Monday, October 08, 2012

The Harsh Light of Day – review

Director: Oliver S. Milburn

Release date: 2012

Contains spoilers

A UK vampire film, which is director Oliver S Milburn’s first feature length outing and… well it is a mixed bag to be fair. I liked the story, sort of, but found myself struggling with some of the technical and thespian aspects.

That’s not to say that I want to damn the film in the first paragraph. It had something to offer but I found myself losing sympathy with the movie as I watched it – at least a tad. It is, however, better than many other micro-budget efforts.

dark corners
The start of the film sees us flashing between scenes. Images of hoodies on estates juxtapose with a book launch for the book Dark Corners, an exploration of the supernatural by writer Daniel Shergold (Dan Richardson). Through this we see snippets of his speech, he thanks collaborator Sean McMahon (Lockhart Ogilvie) – a person not at the launch and subjected to Dan’s late night phone calls and internet chats through the writing of the book. He thanks Maria (Niki Felstead), his wife.

mask and hoodied assailant
We see them driving to their countryside home, and the hoodies driving looking for somewhere. They stop at one house but do not enter, there is no one in. This then is no group of lads looking to rob a house. After celebratory rumpy pumpy, Dan awakens. He thinks he can hear movement in the house. He gets down the stairs and a bat connects with his face, wielded by one of the hoodies. The three wear masks and a struggle occurs between one of them and Dan as they race to the bedroom, which sees Dan thrown down the stairs with a sickening crunch. Unable to use his legs he drags himself upstairs, serenaded by Maria’s screams, where he sees one of the hoodies above Maria who kills her with a crowbar. One of them has filmed everything. It is a powerful opening with overtones of a Clockwork Orange type world.

Infurnari turns Dan
Dan awakens, he is on a couch, a wheelchair is by him. He has lost the use of his legs, the police never caught the hoodies though the press is still interested in the case. He is being cared for by a woman named Fiona (Sophie Linfield) but he is a wreck. He has nightmares that make him pee himself, he drinks too much and ignores phonecalls. McMahon is trying to call him and, eventually, he does take a call. McMahon tells him that he is sending a man called Infurnari (Giles Alderson, Night Junkies) to see him with an offer of help, he should just hear him out. Infurnari arrives (at the end of the movie we get the impression that he and McMahon are one and the same despite McMahon’s voice work being done by a different actor). He tells Dan he can help him get revenge but all things have a price. Infurnari is a vampire, of course, and the turning process was a marvellous parade of nightmarish images.

Dan's revenge begins
We cut briefly to the hoodies (sans masks and hoods). They are Tom (Paul Jaques), his brother Steve (Matthew Thom) and friend Randall (Wesley McCarthy). This scene was problematic for two reasons for me. The filming quality (which was not of a large budget quality to begin with) went weird for a while during it, throwing you out of the movie somewhat. Secondly because we discover that the guys attacked Maria and Dan at random to sell the video to someone (never seen) who collects and sells such videos. I think, honestly, it would have been more impactful had the attack been just an outpouring of ultraviolence à la Clockwork Orange. Be that as it may, we then follow Dan as he turns and discovers what he is and then gets his revenge.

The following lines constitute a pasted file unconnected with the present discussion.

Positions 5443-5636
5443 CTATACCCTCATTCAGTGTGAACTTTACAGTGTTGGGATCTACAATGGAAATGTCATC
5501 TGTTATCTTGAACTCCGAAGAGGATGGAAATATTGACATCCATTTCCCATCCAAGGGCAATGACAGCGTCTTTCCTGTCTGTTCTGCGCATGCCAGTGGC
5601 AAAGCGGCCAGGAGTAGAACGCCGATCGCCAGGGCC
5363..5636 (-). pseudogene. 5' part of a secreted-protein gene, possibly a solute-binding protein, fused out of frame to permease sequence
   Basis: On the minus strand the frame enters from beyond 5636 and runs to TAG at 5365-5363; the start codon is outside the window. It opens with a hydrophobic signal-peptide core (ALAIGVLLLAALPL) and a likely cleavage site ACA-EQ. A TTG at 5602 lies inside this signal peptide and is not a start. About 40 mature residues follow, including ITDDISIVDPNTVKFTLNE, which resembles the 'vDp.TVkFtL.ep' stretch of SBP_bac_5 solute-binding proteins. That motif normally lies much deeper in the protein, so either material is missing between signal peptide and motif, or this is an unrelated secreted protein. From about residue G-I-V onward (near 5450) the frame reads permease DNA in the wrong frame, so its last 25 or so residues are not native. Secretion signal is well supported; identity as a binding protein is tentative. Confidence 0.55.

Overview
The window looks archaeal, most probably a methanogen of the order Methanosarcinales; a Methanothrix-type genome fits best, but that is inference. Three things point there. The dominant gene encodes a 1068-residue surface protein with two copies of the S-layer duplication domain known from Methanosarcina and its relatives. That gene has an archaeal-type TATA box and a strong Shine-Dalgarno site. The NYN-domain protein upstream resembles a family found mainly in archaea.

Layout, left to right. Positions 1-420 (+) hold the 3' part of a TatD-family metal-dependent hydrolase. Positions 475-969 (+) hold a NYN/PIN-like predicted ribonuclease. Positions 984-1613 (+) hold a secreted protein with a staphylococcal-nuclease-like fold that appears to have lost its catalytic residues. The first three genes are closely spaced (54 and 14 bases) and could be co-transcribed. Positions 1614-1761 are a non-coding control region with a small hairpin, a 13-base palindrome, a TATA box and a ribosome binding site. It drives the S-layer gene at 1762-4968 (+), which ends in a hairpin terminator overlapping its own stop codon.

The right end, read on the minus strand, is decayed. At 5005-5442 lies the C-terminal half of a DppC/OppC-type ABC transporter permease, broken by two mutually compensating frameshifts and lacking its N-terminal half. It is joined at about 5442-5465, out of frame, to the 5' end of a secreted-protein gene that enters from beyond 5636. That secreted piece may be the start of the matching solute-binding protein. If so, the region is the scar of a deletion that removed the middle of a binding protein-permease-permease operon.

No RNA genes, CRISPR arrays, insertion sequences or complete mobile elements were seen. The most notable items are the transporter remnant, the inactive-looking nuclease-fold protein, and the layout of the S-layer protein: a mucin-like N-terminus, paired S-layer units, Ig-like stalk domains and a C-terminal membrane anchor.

first feed
The vampirism cannot be passed through bite (it isn’t a disease). Animal meat/blood can keep a vampire alive but they really need human blood. He gets the ability to walk back and nearly attacks Fiona, sending her away. Infurnari throws himself in front of her car and breaks her neck (she knows too much) and brings her back as Dan’s first meal – so the victim need not be alive. Dan has a reflection, garlic doesn’t burn his skin (he can’t eat it, but can’t eat any human food) and crosses/holy water have no effect. Sunlight, on the other hand, is deadly (at first, as he turns, it also seemed to take his regained ambulatory legs but later it definitely burns), hence the title. His memory is sharper and he can build complex visions from scent – hence he is able to tracks down the hoodies.

Dan Richardson as Dan
I’ve mentioned the film quality going splink but the bigger problem to me was in the script's dialogue and the delivery thereof. I liked the story, the ideas that were built and the visual representation of some of these (such as the turning scene). However the dialogue felt a little stagy and the delivery was weak. Whilst Dan Richardson wasn’t awful I felt that he wasn’t strong enough to carry the film and it was him that needed to do so. The narrative made us sympathetic to the character but the acting threatened to undermine that as it was, at best, a little flat and, at worst, the character came across as whiny – though the story gave him enough to whine about.

some gory moments
If it is not a spoiler too far I felt the coda carried an ending that is overused, depicting what I realised (as I watched it) is in danger of becoming, what could be termed as, a politically correct way to end a vampire tale. The vampire society that Infurnari hints at seemed fascinating but was not expanded upon. However perhaps the hints were enough and the ideas worked because we weren’t able to scrutinise them.

All in all this wasn’t the worst vampire film to have emerged in the last few years. It has some excellent moments within it but stumbles over its budget (which is what I am putting the odd poor quality moments within scenes down to) and I had problems with the lead performance, which was just too flat in my opinion. 4 out of 10.

The imdb page is here.

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